A new low-cost IVF treatment developed near Flanders, Belgium has resulted in its first African live birth in Ghana.
Available at just a fraction of the regular cost, this new method has been developed with couples in the developing world in mind.
The method, developed by Willem Ombelet’s team at the East Limburg Hospital in Genk, is possible for just 5% of the typical price. Ombelet sees this as a way to level the playing field for ‘average’ couples in the developing world, allowing them to afford the procedure that is normally only available for wealthy people. IVF typically costs around €4,000, while this new method can be done for just €200.
What makes this method so much more affordable?
It is carried out using simpler techniques and more affordable lab equipment. This could be a huge blessing to couples all over the developing world. The Walking Egg is an international non-profit organisation originally founded in Flanders. They are dedicated to helping couples all over the world gain access to fertility treatments, and overcome infertility.
The low-cost IVF method has previously resulted in 89 babies born in the Netherlands, Germany, and Belgium. Now, Baby Kwadwo in Ghana has become the first live birth in Africa. That said, the organisation has not released statistics about how effective the procedure is when compared with traditional IVF.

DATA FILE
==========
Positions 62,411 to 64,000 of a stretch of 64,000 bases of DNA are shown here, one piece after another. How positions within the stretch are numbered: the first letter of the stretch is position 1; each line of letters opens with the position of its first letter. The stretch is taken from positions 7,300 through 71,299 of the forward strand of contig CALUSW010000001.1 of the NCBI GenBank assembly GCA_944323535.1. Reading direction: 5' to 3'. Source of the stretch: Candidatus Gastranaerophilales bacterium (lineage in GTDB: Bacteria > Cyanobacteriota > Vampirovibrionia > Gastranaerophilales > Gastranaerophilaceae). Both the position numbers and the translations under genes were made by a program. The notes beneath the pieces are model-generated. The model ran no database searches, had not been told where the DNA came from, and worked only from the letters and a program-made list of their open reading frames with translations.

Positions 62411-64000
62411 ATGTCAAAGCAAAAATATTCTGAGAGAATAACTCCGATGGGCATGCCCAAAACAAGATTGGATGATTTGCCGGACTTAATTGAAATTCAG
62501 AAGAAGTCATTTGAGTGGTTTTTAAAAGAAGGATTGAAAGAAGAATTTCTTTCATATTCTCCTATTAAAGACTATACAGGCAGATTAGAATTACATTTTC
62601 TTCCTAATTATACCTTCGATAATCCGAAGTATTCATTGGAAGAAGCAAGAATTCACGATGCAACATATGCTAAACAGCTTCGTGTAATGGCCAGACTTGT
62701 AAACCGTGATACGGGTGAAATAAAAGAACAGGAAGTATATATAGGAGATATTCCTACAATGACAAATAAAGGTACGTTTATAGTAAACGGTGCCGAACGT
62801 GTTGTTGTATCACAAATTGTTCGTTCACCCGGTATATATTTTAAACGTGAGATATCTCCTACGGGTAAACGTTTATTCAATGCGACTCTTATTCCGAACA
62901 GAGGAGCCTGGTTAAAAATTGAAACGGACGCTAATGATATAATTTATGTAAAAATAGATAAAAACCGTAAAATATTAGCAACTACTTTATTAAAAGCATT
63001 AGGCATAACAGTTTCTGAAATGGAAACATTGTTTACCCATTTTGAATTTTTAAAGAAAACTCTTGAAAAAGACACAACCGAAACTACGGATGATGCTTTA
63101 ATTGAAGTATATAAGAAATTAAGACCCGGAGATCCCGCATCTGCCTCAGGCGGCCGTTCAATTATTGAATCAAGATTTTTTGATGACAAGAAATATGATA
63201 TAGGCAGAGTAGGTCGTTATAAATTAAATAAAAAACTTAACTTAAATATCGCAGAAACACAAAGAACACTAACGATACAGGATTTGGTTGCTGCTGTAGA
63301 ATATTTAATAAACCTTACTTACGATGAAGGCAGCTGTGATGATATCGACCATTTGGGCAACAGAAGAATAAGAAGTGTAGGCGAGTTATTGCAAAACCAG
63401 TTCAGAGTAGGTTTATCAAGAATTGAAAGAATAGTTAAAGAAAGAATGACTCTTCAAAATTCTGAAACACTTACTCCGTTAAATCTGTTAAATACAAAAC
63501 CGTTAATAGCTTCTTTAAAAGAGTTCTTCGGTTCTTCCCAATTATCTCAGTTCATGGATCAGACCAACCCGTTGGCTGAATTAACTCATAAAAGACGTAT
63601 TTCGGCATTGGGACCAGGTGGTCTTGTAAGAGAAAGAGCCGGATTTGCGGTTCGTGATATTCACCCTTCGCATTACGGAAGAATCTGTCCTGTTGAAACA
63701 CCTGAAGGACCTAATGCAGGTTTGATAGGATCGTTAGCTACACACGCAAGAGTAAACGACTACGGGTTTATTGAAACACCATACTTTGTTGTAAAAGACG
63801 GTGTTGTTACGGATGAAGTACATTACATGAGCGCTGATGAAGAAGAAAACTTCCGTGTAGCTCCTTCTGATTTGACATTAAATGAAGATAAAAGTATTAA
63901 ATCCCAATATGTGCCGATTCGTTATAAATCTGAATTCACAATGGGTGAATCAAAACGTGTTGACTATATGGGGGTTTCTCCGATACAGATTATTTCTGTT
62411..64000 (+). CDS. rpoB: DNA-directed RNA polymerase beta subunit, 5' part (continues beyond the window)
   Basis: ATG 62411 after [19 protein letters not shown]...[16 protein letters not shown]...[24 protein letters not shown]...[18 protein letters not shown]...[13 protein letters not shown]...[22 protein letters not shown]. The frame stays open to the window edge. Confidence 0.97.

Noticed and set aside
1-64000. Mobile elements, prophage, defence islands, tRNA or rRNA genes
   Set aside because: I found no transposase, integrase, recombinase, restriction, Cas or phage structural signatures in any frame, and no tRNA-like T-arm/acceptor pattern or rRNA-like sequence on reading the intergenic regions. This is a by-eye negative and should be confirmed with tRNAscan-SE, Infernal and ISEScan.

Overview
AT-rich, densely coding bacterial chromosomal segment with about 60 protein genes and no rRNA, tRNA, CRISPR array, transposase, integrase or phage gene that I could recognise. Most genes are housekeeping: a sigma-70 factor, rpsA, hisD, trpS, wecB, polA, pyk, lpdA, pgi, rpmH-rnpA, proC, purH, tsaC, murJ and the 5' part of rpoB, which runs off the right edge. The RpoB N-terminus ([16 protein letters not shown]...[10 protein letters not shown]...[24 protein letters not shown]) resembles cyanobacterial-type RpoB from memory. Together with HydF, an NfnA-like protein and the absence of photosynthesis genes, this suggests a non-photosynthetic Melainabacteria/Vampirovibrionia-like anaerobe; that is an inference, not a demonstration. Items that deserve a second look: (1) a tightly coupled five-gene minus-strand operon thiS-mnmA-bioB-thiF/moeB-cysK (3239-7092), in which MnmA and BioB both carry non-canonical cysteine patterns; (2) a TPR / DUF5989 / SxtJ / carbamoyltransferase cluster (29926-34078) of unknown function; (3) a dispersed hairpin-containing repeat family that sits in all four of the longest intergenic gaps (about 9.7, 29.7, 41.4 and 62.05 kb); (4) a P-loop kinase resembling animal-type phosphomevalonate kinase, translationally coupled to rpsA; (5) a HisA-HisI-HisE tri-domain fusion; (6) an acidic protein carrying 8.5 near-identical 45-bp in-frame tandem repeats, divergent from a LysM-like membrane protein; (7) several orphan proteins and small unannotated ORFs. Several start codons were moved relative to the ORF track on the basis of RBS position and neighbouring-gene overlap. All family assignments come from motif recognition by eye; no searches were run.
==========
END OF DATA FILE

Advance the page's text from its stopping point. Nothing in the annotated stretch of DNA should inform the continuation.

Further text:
Ombelet is optimistic
He recently stated, “For women in developing countries, infertility often means they face the risk of being abandoned by their husband and family. For many couples there, the chance of a dignified old age often depends on having children.”
In addition to helping people in the developing world, scientists are optimistic that people all over the world will be able to benefit from the low-cost innovation.
As Ombelet says, “Many families don’t have the financial capacities to afford traditional IVF treatment.” The medical industry in Portugal has already begun using the technique, and doctors in India, China, Egypt, the US, and the UK have already expressed interest.
What do you think about this new technique? Would you be interested in using a lower cost IVF technique? Would it depend on the success rates, or would you be willing to try a few cycles even if chances of live birth were lower?